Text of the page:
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Explained: Power crisis due to heat wave and coal crisis: List of states facing power cuts

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New Delhi, Apr 30: Several parts of India are grappling with a power crisis, as peak demand in states sees a sharp rise amid a sweltering heatwave. Maximum temperatures in most places in these states are hovering above 40 degrees Celsius.

Here, we are listing out the states facing power cuts

New Delhi
Amid a deepening crisis in coal shortage, the Delhi government warned of a possible setback in providing an uninterrupted electricity supply to important establishments in the capital, including Metro trains and hospitals. The situation in entire India is dire. We have to collectively come up with a solution soon. Solid steps are immediately needed to resolve this situation" Arvind Kejriwal, Chief Minister of Delhi said in a tweet.

Explained: Power crisis due to heat wave and coal crisis: List of states facing power cuts

Delhi Power Minister Satyendar Jain held an emergency meeting to assess the situation and wrote to the Centre requesting it to ensure adequate coal availability to power plants that supply electricity to the national capital, news agency PTI reported. Presently, 25-30 per cent of the electricity demand in Delhi is being met through these power stations, and they face a shortage of coal, Jain said.

The power demand in the national capital Delhi crossed the 6,000 MW mark on Thursday for the first time in the month of April and it will touch 8,200 MW.

Amid reports of thermal power plants witnessing a dip in their coal stocks, Haryana will take additional power from states like Chhattisgarh and Madhya Pradesh and other sources to meet the consumption, said state Power Minister Ch Ranjeet Singh.

"We will tackle the situation within a week. 1200-1400 MW additional power would be taken from Adani. Power consumption has increased. Further, 350 MW of additional power would be taken from Chhattisgarh and 150 MW from Madhya Pradesh," the Minister told ANI.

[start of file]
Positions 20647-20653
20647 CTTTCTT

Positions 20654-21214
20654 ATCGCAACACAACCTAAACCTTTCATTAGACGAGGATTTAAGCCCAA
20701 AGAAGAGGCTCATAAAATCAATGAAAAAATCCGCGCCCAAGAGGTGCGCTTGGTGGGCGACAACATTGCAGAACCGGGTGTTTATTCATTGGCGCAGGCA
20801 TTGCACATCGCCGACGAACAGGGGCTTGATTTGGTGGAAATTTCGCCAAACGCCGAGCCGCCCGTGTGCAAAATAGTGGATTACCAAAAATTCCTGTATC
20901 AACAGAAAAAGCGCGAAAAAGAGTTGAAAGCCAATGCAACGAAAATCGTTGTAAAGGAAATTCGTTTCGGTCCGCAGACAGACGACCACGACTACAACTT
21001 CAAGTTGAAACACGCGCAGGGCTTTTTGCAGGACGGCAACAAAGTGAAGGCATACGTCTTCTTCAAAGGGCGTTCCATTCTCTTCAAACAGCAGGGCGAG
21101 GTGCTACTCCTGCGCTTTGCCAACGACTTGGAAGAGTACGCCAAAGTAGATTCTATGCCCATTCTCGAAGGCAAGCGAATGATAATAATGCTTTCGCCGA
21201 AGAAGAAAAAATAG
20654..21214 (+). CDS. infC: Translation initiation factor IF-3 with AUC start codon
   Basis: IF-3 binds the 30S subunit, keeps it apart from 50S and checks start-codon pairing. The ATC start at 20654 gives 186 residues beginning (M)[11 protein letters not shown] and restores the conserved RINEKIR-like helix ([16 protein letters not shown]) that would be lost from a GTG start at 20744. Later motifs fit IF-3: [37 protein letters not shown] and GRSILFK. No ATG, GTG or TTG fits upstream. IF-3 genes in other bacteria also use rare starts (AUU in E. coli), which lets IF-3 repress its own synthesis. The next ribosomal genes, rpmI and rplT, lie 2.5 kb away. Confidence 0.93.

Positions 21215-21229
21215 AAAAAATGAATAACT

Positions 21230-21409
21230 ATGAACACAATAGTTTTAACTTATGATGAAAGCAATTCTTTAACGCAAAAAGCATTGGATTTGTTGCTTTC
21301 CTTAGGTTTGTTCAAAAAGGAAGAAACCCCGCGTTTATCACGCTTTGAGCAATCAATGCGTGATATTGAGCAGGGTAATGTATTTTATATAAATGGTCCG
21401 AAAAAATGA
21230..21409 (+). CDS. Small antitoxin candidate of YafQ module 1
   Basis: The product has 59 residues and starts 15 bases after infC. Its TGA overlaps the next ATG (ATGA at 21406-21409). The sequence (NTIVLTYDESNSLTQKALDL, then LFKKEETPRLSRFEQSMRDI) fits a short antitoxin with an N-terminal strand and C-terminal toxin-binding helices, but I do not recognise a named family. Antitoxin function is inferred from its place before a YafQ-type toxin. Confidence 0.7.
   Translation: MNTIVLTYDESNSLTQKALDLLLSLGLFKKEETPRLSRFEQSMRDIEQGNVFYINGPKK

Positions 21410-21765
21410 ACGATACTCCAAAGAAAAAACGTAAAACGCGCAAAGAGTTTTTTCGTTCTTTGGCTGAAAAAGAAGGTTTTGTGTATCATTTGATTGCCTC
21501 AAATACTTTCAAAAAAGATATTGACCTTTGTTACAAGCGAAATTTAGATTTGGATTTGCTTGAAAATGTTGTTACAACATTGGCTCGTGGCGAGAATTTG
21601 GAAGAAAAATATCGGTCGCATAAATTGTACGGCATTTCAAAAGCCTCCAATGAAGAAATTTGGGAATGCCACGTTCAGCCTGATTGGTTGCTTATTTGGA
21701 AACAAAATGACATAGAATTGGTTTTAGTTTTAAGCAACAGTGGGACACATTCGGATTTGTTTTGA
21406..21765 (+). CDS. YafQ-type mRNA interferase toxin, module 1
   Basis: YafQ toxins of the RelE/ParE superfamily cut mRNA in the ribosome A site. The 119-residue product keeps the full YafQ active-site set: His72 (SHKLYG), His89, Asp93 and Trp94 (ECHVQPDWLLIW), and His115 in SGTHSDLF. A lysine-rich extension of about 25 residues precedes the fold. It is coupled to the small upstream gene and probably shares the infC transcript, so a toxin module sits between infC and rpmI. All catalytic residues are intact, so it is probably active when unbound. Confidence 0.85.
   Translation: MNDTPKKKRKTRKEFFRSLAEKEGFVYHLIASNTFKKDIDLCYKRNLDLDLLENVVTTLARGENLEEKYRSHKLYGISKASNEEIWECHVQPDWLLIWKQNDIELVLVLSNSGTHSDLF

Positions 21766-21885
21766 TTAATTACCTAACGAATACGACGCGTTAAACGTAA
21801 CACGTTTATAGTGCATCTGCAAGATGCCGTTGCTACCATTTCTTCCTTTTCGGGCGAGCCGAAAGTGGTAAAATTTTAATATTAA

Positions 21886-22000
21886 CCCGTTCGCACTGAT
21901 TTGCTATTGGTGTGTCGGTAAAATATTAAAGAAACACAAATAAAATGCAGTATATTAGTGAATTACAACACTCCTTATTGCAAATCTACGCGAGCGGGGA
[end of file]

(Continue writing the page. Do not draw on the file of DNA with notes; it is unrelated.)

The shortage of coal has led to four to six hours of cumulative power outage in all of Gurugram till Thursday evening, said officials of Dakshin Haryana Bijli Vitran Nigam (DHBVN), adding the power outages lasted from 15 minutes to almost an hour during different times in the day. The average demand of electricity in the state is around 9,000 MW.

Acknowledging power shortage across the state, Bihar's Power Minister, Bijendra Prasad Yadav assured on Thursday that a power shortage of around 1000 Megawatt (MW) power will be resolved in a day or two. "A power supply shortage of around 1000MW is presently going on in the state and it will be resolved in a day or two," said Yadav.

According to Yadav, a unit of Navinagar that started running on Thursday is capable of supplying approximately 500-600 MW power.

Jharkhand Chief Minister Hemant Soren admitted that the state is unable to meet the peak demand, but said his government has sanctioned additional funds for buying power from the open market through energy exchanges. People have complained that they are facing a 3-4 hour power outage.

As per the Central Electricity Authority, the state has a total installed capacity of 4,556.44 MW as on January. Of this, around 4,250 MW comes from thermal sources.

Thermal power plants in Jharkhand are reportedly unable to fulfil the daily peak hour requirement of nearly 2,400 MW in the wake of "lower" supply of coal, the officials said.

People in Punjab have also faced power cuts due to drop in power generation. As per the reports, people are facing 4-6 power outages. The state is facing shortage of 2,000 MW.

In Odisha, residents of a number of districts complained of frequent power cuts amid scorching heat. The state faced an acute shortage of electricity in mid-April following the breakdown of an NTPC unit, which generates 800 MW of power, of which Odisha's share is 400 MW.

The energy department has also called for regulating air-conditioner load, industrial and agricultural load during peak hours from 7 pm to 11 pm for the next one week in order to maintain a stable power supply.

The coal crisis at certain independent power plants (IPPs) has also added to the electricity woes in the state, an official of the department said.

"The government is dealing with a situation in April, which was expected in May. Never before has Odisha experienced such high temperatures in April," said Energy Secretary N B Dhal.

Odisha's current peak power demand is estimated to be 5,200- 5,400 MW, while the state generates around 4,800 MW.

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